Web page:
The nation is deeply divided over patriotism, what it means to be an “American,” and even what businesses are pro-U.S., according to a new national survey.
The comprehensive poll released Friday found the biggest split yet between liberals and conservatives over how they view the U.S. — and even if they want to stay in America. For example, nearly 20 percent of liberals want to live in another country, while only 5 percent of conservatives agree.
And 65 percent of conservatives said that they are “proud to be Americans,” but just 37 percent of liberals agree.
The country, said poll sponsor Anne Sorock, executive director, Ear to the Ground Listening Project, “is fractured.”
The survey and report, titled The Tale of Two Patriotisms, found that most feel patriotism is in decline in America, though far more conservative than liberals agreed.
And the political opposites couldn’t agree on what groups or businesses are patriotic. For example, liberals cited the Democratic Party, the NFL and Planned Parenthood as patriots. Conservatives cited the NRA, Hobby Lobby and Chick-Fil-A.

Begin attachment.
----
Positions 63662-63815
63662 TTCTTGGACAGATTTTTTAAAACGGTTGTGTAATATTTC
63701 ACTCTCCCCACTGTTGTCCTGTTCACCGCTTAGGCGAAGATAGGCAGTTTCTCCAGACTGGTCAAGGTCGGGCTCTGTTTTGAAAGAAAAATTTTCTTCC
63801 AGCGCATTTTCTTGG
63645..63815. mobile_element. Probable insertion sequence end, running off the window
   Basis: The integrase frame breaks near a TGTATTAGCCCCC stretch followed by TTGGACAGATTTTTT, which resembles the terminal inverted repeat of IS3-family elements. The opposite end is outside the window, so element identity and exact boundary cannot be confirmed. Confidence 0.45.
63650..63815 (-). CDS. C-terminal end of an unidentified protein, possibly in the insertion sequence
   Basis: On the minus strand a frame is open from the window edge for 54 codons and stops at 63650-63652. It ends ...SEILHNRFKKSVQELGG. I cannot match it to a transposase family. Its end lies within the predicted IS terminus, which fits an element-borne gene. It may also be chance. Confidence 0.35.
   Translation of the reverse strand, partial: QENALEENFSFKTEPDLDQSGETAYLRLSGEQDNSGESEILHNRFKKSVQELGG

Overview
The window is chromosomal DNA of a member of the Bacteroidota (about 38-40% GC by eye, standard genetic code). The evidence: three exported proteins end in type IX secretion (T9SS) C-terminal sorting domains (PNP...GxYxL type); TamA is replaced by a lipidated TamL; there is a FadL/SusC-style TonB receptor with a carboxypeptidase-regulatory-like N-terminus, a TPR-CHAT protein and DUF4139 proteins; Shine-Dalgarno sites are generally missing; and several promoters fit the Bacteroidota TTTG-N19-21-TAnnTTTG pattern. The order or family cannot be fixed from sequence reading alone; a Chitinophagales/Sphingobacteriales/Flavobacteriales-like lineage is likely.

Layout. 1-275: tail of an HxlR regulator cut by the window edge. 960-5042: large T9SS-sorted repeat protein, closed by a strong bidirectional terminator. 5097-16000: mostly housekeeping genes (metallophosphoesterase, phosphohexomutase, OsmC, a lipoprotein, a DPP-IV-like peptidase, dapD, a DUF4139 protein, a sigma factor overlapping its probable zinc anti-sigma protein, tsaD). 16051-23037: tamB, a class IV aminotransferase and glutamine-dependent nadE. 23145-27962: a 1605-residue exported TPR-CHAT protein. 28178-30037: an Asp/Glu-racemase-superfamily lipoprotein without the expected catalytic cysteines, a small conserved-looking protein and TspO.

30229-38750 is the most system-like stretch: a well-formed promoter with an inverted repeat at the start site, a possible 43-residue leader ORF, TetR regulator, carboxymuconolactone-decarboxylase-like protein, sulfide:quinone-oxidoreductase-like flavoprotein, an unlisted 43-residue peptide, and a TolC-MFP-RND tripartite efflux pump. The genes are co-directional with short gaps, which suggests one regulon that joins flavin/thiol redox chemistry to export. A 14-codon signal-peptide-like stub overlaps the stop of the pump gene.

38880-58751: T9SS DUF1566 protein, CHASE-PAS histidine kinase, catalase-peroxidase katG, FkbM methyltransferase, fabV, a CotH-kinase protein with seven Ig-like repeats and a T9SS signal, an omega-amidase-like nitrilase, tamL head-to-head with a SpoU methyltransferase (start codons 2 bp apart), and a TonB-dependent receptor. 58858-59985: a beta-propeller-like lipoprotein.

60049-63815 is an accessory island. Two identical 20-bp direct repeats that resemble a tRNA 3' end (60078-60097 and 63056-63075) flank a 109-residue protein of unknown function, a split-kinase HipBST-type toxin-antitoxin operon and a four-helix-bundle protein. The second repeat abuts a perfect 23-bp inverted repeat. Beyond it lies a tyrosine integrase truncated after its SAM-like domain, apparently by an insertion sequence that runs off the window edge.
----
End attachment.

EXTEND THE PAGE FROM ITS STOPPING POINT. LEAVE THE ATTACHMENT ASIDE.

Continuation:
Even President Trump’s iconic “Make America Great Again” red hat is controversial, with only 22 percent saying they would feel safe wearing it.
From the report:
- 65% of conservatives say is it “completely accurate” to say they are proud to be American; 37% of liberals feel the same way.
- 18% of liberals would prefer to live in another country, compared to 5% of conservatives.
- Overall, Freedom of speech was considered the most meaningful of the components of patriotism tested, with nearly nine out of ten adults (87%) saying it was very meaningful to them, personally.
- Liberals were 20 points less likely to consider citizenship personally very meaningful and 27 points less likely to assign high value to the right to bear arms.
- Liberals were even less likely to attach meaning to the American flag (30 points less), the pledge of allegiance (33 points lower), the national anthem (36 points lower), and the Bible (38 points lower).
Paul Bedard, the Washington Examiner's "Washington Secrets" columnist, can be contacted at email@example.com